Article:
new to meat chickens, help!

Discussion in 'Meat Birds ETC' started by brogerschwiler, Mar 26, 2015.

  1. brogerschwiler

    brogerschwiler New Egg

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    Hey everyone so I am really considering ordering some meat birds this year and raising them, last year I got some layers so I am still new to the chicken thing but love raising them. I have been doing lots of research trying to figure out what breed I want and if I want pullets or cockerels? My tsc has broilers and I thought that that's what I wanted since they would be quick to raise but they aren't good in the heat and can have quite the heart and leg problems so now I'm not sure, also some people say their meat doesn't taste as good as a heritage breed? so what are your opinions? Go with a broiler or a slower growing dual purpose bird? And pullet or cockerel or straight run?
     
  2. lazy gardener

    lazy gardener True BYC Addict

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    Your choice. There are pros and cons either way. Home raised meat will be delicious. You'll not save a lot of money, but that's not why we do what we do, is it? Broilers, or Cornish X Rocks will be done in 6 - 8 weeks. If you limit their feed, you'll avoid a lot of the leg/heart issues, unless you get a poorly bred batch. They don't do well in heat. An other option is Rangers or Dixie Rainbows which forage better, grow out slower (finish at around 12 weeks). Either way, start slow, and try one or the other, or some of each. It's a short term commitment, so you can change your plan next year if it doesn't work well for you.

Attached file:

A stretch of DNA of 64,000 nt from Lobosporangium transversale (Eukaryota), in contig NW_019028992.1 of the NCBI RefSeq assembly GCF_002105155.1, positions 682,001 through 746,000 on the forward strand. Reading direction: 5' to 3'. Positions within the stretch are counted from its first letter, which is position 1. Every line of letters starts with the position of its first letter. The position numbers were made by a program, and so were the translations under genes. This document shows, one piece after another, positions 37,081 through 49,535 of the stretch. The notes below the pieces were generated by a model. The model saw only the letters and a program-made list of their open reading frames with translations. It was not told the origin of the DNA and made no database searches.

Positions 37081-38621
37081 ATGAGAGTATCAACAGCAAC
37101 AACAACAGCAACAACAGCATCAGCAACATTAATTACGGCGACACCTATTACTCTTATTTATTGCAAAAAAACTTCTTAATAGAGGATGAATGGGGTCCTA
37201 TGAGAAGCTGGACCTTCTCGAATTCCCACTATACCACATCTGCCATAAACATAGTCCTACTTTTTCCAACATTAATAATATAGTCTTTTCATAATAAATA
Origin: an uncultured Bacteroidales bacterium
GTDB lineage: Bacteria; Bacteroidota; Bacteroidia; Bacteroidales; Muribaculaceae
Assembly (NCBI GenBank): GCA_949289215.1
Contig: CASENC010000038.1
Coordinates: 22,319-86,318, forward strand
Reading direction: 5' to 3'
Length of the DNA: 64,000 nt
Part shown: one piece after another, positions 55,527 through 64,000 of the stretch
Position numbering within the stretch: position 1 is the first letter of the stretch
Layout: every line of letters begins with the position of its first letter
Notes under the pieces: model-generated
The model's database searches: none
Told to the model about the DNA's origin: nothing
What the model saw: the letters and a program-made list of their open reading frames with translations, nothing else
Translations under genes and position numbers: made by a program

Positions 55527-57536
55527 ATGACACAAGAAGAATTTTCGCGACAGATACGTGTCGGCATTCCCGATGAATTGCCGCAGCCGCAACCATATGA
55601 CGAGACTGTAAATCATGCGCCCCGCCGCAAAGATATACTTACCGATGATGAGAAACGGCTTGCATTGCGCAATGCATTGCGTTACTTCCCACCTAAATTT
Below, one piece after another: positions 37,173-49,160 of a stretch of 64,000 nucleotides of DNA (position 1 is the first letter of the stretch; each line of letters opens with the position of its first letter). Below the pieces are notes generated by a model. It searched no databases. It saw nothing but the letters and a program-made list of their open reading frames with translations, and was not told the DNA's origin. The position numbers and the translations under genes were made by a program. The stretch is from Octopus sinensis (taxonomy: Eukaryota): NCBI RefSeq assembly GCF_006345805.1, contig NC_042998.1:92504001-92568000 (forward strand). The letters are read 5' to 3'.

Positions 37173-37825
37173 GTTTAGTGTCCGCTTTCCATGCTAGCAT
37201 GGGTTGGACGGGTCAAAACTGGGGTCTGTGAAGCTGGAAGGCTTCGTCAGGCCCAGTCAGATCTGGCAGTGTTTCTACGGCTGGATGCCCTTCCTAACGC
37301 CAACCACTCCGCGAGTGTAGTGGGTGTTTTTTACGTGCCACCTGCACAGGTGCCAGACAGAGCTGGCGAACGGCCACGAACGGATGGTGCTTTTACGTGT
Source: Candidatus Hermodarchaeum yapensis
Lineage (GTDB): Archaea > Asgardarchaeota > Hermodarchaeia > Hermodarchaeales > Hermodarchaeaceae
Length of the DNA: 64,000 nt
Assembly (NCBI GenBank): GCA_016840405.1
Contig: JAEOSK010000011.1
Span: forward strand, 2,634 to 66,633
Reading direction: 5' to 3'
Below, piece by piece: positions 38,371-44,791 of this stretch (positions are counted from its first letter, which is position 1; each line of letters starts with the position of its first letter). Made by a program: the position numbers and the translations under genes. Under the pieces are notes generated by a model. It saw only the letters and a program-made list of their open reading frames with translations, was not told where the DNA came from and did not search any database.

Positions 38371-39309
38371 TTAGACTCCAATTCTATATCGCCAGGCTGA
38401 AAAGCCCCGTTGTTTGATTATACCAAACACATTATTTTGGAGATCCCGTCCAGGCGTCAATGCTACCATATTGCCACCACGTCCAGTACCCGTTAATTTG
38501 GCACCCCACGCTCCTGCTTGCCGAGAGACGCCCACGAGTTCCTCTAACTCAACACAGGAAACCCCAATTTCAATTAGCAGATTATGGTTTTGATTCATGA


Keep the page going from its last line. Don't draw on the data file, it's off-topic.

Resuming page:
3. JulieNKC

    JulieNKC Overrun With Chickens

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    Both. :)
    I prefer the taste of broilers honestly. It doesn't have as strong a flavor or the same texture of a heritage bird, but that's fine with me. I did heritage (buckeyes)last year. They were great in soup and dumplings, much better flavor. Not enough meat to feed my family with one by itself though unless in soup or something similar. I couldnt just cook them any way i wanted and have them come out good,had to be something low and slow pretty much. They also took double the amount of time, space, feed, and work for less meat.
    Broilers get a bad rap, IMO, they don't entirely deserve. People tend to forget before they came along chicken was expensive, and most people preferred other meat which they felt more worth it for the price. Chicken was for Sunday dinner only, and only in season pretty much. Broilers have been developed because people wanted an efficient, fast growing, versatile meat, and that's what they are.